Is parent-child interaction therapy effective in reducing stuttering?
Author: Millard, S.K., Nicholas A., & Cook F.M Year: 2008
Millard, S.K., Nicholas A., & Cook F.M. (2008). Is parent-child interaction therapy effective in reducing stuttering? Journal of Speech, Language and Hearing Research, 51(3), 636-650. Purpose: To investigate the efficacy of parent–child interaction therapy (PCIT) with young children who stutter.
Method: This is a longitudinal, multiple single-subject study. The participants were 6 children aged 3;3–4;10 [years;months] who had been stuttering for longer than 12 months. Therapy consisted of 6 sessions of clinic-based therapy and 6 weeks of home consolidation. Speech samples were video recorded during free play with parents at home and analyzed to obtain stuttering data for each child before therapy, during therapy and up to 12 months post therapy.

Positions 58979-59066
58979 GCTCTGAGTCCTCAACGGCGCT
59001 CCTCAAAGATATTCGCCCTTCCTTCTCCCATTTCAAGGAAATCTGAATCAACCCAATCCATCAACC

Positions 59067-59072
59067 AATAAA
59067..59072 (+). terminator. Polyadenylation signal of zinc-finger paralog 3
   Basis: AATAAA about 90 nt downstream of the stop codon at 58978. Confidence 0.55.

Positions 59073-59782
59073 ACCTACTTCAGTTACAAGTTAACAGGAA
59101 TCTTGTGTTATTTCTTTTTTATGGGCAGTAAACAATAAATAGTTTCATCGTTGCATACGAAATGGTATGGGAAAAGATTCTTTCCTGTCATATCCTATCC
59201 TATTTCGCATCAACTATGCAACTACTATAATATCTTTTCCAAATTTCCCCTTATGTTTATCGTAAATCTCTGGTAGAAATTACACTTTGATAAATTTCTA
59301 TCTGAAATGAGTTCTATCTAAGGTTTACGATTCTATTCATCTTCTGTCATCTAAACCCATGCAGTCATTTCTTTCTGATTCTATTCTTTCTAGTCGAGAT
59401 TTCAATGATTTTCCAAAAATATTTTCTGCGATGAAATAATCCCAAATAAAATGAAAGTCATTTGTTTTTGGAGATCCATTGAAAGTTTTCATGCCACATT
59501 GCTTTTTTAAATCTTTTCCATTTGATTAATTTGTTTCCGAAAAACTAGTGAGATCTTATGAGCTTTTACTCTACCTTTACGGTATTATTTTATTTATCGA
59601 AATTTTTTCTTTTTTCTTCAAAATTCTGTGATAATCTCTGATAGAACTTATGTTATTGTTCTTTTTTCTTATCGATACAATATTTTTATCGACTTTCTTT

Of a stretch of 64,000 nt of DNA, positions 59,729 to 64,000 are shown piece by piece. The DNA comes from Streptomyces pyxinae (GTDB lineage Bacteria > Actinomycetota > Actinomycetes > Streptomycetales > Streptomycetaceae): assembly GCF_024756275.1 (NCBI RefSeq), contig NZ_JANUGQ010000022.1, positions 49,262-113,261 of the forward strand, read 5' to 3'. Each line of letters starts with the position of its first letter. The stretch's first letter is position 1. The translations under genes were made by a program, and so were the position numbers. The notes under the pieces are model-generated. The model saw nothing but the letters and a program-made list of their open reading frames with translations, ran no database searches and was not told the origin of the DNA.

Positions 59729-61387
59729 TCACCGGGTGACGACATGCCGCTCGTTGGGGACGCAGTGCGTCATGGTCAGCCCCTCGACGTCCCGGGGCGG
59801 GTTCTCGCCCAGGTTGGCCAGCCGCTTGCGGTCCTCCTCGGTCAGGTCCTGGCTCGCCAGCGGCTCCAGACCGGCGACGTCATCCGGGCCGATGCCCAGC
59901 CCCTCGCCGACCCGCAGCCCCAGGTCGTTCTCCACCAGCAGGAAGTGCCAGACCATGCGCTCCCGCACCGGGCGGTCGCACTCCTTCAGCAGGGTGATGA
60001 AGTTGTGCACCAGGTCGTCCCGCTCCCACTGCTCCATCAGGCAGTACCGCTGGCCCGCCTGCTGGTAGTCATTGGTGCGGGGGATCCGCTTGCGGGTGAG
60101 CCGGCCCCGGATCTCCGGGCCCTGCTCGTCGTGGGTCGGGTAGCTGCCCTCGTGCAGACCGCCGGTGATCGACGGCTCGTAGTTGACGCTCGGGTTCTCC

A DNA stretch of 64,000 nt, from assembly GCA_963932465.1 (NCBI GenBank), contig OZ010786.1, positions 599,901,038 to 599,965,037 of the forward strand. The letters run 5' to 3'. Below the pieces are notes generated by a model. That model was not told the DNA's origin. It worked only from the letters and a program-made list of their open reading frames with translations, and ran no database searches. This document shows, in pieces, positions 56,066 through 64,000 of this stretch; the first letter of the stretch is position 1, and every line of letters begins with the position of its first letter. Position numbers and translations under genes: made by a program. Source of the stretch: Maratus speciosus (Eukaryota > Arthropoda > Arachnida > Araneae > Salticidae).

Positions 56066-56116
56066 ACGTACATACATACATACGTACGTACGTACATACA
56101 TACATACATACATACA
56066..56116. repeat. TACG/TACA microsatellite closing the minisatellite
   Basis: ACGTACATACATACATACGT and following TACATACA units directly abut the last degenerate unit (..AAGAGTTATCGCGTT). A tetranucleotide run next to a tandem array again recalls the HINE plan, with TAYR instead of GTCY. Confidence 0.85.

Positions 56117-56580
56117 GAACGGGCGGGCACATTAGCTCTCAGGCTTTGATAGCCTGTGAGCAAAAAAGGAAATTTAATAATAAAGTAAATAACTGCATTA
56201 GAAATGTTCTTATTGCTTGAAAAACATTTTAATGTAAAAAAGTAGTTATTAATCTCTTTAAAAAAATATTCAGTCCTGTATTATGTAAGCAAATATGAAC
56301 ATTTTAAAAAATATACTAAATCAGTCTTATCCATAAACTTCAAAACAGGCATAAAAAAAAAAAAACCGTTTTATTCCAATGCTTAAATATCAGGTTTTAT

Results: Stuttering frequency data obtained during therapy and post therapy were compared with the frequency and variability of stuttering in the baseline phase. Four of the 6 children significantly reduced stuttering with both parents by the end of the therapy phase.
Conclusions: PCIT can reduce stuttering in preschool children with 6 sessions of clinicbased therapy and 6 weeks of parent-led, home-based therapy. The study highlights the individual response to therapy. Suggestions for future research directions are made.